The injury came when she hyperextended a knee while long jumping, leading to a PCL (posterior cruciate ligament) injury and a bone bruise on her takeoff leg.

She says she still came to Budapest thinking she could win. On the yearly list, her lead had a daunting 432-point gap on No. 2. “In my mind, I was ready to score 7000, so by no means did I come in expecting anything less than the best from myself.”

She does admit, though, that the injury caused her some stress in the practices just before Budapest. “High jump — I just hadn’t figured it out, the knee thing, still afraid of taking off, things like that, we were trying to work through it. I threw a little tantrum at practice. I threw the high jump bar and told them, ‘We’re not going to Budapest. It’s not even worth it.’ I went to my car.”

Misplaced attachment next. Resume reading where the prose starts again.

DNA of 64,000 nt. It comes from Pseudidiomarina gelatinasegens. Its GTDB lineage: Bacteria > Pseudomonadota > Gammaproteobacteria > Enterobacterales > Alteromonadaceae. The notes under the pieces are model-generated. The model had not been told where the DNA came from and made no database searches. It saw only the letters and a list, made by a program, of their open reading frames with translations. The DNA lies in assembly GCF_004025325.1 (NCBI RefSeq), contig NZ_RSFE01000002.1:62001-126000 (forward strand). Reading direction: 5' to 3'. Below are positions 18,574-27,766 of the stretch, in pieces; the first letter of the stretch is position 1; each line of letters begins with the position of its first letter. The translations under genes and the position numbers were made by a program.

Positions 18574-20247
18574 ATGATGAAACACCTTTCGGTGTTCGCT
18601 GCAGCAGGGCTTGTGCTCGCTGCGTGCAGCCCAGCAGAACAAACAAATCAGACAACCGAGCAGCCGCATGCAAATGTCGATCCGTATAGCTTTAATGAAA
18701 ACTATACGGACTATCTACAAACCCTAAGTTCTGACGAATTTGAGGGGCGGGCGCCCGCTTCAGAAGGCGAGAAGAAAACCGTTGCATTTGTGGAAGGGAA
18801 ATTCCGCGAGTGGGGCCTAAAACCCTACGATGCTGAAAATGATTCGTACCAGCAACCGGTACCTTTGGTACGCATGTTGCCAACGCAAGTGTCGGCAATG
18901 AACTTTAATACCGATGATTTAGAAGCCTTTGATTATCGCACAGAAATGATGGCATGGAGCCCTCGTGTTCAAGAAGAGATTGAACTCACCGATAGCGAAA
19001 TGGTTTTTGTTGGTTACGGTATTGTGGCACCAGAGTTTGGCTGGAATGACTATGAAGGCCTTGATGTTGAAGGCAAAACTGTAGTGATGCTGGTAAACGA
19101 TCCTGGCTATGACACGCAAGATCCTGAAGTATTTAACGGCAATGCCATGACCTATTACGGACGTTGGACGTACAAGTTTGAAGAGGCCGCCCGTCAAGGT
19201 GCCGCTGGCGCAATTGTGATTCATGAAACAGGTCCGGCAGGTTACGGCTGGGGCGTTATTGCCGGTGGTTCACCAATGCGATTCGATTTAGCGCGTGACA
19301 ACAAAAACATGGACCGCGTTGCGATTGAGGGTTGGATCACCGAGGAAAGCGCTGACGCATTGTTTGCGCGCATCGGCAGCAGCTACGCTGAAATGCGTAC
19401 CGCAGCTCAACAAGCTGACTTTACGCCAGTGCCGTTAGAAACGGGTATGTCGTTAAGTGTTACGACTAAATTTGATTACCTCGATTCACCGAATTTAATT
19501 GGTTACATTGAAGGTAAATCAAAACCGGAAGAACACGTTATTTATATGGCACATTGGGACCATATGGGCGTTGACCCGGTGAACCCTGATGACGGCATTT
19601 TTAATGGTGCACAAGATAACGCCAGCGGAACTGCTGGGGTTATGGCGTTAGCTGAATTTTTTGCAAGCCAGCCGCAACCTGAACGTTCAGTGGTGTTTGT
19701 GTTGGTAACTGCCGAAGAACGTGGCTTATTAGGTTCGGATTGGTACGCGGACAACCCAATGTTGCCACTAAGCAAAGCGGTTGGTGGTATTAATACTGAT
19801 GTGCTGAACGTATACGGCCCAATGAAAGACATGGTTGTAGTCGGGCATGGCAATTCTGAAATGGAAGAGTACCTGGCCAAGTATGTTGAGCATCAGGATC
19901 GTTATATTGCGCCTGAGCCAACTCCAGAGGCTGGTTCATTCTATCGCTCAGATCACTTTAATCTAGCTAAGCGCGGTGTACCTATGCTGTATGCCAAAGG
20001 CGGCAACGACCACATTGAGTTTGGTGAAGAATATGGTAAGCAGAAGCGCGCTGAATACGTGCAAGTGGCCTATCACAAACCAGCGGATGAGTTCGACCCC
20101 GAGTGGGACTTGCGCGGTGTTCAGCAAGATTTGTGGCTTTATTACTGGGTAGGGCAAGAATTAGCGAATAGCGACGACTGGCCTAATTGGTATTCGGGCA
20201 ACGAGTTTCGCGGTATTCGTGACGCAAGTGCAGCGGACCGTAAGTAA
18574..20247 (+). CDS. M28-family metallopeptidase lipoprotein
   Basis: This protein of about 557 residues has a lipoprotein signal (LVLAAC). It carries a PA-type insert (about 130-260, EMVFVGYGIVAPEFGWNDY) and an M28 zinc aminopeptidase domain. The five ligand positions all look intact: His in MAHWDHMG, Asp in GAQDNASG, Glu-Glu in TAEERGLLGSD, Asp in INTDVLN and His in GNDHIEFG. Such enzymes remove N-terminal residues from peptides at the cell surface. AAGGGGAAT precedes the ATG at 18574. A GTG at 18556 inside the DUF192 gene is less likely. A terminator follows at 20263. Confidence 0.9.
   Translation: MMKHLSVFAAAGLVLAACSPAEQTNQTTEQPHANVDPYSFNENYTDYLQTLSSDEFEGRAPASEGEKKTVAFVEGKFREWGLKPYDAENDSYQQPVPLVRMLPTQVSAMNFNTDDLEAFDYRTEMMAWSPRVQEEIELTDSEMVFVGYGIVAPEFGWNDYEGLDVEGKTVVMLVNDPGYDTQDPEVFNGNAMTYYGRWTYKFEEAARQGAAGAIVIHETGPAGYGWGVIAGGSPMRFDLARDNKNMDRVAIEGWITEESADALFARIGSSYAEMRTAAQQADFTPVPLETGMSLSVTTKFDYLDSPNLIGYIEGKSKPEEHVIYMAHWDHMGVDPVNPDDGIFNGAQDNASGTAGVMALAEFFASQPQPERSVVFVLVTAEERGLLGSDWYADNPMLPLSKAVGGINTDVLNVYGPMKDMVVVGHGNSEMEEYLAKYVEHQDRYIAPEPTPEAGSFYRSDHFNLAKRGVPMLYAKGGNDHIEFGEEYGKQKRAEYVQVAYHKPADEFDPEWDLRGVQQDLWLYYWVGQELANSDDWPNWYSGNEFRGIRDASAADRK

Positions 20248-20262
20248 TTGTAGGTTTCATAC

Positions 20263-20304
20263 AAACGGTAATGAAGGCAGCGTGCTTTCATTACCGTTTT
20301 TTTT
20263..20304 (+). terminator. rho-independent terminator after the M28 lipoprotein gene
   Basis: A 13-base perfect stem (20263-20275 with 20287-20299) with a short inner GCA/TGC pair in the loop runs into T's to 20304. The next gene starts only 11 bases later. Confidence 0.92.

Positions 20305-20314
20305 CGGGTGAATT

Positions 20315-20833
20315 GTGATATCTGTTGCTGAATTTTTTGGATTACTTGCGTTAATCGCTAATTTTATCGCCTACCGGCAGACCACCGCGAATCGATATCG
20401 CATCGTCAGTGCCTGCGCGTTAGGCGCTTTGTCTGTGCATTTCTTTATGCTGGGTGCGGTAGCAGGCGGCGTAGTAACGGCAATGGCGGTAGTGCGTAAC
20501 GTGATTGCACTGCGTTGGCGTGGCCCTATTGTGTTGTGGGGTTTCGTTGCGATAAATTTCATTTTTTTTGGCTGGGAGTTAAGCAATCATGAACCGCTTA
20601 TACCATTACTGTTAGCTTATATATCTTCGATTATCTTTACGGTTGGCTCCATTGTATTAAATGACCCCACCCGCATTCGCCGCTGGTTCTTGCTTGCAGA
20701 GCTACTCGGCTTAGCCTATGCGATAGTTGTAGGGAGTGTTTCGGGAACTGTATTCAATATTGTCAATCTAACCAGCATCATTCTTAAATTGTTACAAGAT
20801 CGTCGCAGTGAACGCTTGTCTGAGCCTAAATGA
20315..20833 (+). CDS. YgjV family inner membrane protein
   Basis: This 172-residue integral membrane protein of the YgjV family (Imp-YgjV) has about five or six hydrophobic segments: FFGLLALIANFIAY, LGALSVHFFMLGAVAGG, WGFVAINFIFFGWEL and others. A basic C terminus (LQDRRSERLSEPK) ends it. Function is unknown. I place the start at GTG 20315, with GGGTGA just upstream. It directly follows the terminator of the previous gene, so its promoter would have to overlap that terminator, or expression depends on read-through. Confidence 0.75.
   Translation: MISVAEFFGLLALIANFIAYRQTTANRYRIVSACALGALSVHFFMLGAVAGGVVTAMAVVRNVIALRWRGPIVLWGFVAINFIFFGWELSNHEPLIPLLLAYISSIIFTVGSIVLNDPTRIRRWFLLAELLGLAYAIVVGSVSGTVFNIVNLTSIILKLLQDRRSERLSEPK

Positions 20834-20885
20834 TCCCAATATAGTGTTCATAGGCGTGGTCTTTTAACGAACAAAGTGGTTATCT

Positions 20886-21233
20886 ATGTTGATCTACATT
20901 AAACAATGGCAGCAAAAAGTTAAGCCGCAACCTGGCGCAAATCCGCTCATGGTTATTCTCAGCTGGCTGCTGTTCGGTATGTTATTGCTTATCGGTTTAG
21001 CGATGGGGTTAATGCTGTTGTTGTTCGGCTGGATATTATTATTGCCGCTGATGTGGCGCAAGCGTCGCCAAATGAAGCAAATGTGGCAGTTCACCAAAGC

After taking some time to compose herself, Hall says, “Came back, finished practice. After that, I felt good to go. Definitely, not mentally the way I was hoping to come in, especially when you know you worked for more than you’re going to get. But that’s just life, that’s sport, especially at the professional level. People get banged up and you still have to show up and be ready to go.”

Once the competition began, she got through the hurdles without a problem, hitting 12.97. But in the high jump, her leg gave out at one point. She forged ahead. At the end of Day 1 she led by 93 points. The next morning, though, she showed up with her left calf wrapped and long jumped more than a foot shy of her season best. With Johnson-Thompson drawing closer, she would need to be firing on all cylinders.

It came down to the final event, and Hall gritted her way through a meet record 2:04.09. It wasn’t quite enough; KJT finished just 1.54 seconds back, close enough to hold onto a 20-point win, 6740–6720.

Says Hall, “I just tried to manage [the injury] as best as I could and know that I’m 22, I’m still learning… Having the weight of the world on your shoulders when you know you’re not 100% healthy and nobody knows that. It’s not easy. I’m proud of the way I handled that and just kept fighting.”